How Archetypes Build Robust Brand Frameworks
By Connie Tran | 7 Minute Read
Why Do Brands Built Around Archetypes Work?
Human beings yearn for connection. We personify everything we interact with. We see faces in clouds, rocks, and electrical outlets that aren't really there. We search for patterns in behavior not because we want to, but because we have to--it's in our biology. We search for the archetype we relate to most. This is how we were built, how we've evolved, and I'm mighty thankful for it, because if it weren't for our enduring need to connect and to see patterns, we certainly wouldn't be where we are today.
In 1919, Carl Jung coined the term "Archetype" to first describe what he called the "dominants of the collective unconscious." These archetypes form the dynamic frameworks common to all of humanity-- universal to all cultures, all time, and all places. Jung observed that each individual was predisposed to a set of traits (an "unconscious personality," if you will) on which his or her own experiences would further build upon and color (the resulting "conscious personality"). Each "set of traits" were shaped by observed patterns in his studies that he distilled into a list of personality types.
Archetypes work because they're universal and speak directly to our core. We already know and trust their stories.
Today, 12 distinct archetypes exist to describe these unique patterns in human behavior. Here's a quick summary of the 12:
The Creator lives to craft something new, not just for the sake of crafting something new, but as a means to further provide structure and order in the world. The Creator's dream is to create something that helps others create. Apple, Adobe, Lego, and Crayola embody the Creator brand with their own flare, and they do so very well.
The Caregiver lives to provide care, love, and support to others. Caregivers are selfless, always placing the needs of others ahead of their own. They create structure in the world by providing assistance to people whenever they need it, often going the extra mile without hesitation. Key brand examples of Caregivers are Dove, J&J, Allstate, and Nordstrom, for their impeccable customer service and focus.
The Ruler lives to be powerful. Rulers are bent on exerting control and forcing chaos to bend to their will. Some fantastic ruler brands include American Express, Rolex, and Hugo Boss.
The Jester strives to live life in the moment. The Jester just wants to have fun with whatever they're doing at the moment. Jester brands are pretty easy to pick out--they tend to have the most humorous ads. Great Jester brands include Geico, Old Spice, and Skittles.
The Everyman contends that everyone is created equal. The Everyman believes that no matter who you are, where you come from, what you believe, that you deserve the same amount of kindness and respect as everyone else. Wendy's has always been an Everyman brand (think of the days when the Dave Thomas cut-out personally greeted you at every Wendy's line, telling you that, yes, you do deserve restaurant quality burger without the restaurant price). I've been enjoying the latest Everyman spin they've put on their Twitter account. Ikea, eBay, and Trader Joe's also embody an Everyman brand, but not as humorously as Wendy's has been doing it.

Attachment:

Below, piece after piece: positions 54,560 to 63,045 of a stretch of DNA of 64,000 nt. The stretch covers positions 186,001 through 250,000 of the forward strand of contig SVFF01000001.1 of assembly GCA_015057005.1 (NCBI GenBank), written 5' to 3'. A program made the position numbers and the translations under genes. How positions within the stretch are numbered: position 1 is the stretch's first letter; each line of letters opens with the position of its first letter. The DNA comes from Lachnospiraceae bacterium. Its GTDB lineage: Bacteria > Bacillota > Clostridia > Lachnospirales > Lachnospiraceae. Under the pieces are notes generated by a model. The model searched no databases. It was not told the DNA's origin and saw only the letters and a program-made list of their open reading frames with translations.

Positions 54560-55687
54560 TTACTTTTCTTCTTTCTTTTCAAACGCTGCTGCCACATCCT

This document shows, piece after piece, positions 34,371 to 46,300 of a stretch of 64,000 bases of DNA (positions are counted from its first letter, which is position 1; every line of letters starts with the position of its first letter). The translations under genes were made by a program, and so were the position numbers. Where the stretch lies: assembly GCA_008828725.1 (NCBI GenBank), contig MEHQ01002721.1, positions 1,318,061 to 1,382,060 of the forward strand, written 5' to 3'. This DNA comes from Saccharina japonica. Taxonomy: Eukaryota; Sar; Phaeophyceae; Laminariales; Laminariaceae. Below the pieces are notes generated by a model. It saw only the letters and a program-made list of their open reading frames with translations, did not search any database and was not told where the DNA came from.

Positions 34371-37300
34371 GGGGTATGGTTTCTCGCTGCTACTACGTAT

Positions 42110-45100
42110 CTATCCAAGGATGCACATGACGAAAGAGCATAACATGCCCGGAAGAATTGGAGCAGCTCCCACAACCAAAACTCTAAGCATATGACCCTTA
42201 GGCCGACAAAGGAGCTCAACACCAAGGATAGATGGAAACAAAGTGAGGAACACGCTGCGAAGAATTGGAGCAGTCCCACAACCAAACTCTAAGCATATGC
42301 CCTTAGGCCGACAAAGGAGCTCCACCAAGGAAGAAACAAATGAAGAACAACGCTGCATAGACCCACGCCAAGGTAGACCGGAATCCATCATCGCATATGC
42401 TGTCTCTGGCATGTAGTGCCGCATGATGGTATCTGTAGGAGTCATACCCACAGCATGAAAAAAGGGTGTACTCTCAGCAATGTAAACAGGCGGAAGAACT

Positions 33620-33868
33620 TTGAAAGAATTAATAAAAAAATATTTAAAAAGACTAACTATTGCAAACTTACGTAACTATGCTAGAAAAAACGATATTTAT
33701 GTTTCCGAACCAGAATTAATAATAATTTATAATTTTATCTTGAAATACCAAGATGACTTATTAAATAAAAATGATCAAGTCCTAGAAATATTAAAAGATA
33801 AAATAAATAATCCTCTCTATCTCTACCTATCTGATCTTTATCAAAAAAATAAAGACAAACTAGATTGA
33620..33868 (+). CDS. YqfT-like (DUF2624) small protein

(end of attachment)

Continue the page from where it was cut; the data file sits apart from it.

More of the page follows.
The Lover believes that you're their one and only. Lovers want to engage the senses, but not just anyone's senses, your senses. Victoria's Secret comes to mind as an easy one, but Haagan-Daz does a pretty fantastic job of encapsulating the Lover as well, through the taste of their silky smooth ice creams in perfectly-portioned sizes.
Sure, the Hero saves lives, but more importantly, heroes inspire action through their courage. The Hero embodies the phrase, "where there's a will, there's a way." The hero is courageous and rids the world of weakness and builds a following of other heroes-to-be behind them. Brands that fit the Hero archetype are Duracell, Nike, and Fedex.
The Outlaw blazes its own path. They believe that rules are made to be broken, and they always question authority. You can't fence them in. Harley-Davidson and Diesel are, without a doubt, great examples of the Outlaw.
The Magician just makes things happen. Magician rids the world of unanticipated negative consequences by surprising you with a solution that just...happens. Magicians make people ooh and aww. Disney is a classic example of a magician, but Dyson does a good job of it as well (who knew vacuums could be so magical?).
The Innocent symbolizes hope and happiness. The Innocent promotes community and hopes to renew and retain faith. Coke is the most powerful Innocent brand in the world. When you drink a Coke, all of your troubles and worries just seem to fade away. Share a Coke, and you invite a friend to a moment's peace along with you. In this crazy world, we need all the moment's peace we can get.
The Explorer is a pioneer. Explorers live to journey, discover, and they always look beyond today's reality. Explorers aren't afraid to get their hands dirty if it's in service of a brilliant discovery. North Face, REI, and NASA are three brands that encapsulate the Explorer.
The Sage symbolizes wisdom, and they pride knowledge above all else. The Sage strives to understand their world. Good Sages seek to share that knowledge with you any way that they can. National Geographic, Discovery, and IBM embody the wise Sage.
First Impressions are Everything
When there's a disconnect between your brand and your audience, you may do a great deal of injustice to your product or service. Your message may be confusing, people may not be sure what you do, and why it matters. The end result may be to dismiss your brand, and when your brand has been initially dismissed, it can be hard to escape that bad reputation and try to rebuild it. To avoid this, all you need to do is build a brand that people trust and already know and start with archetypes.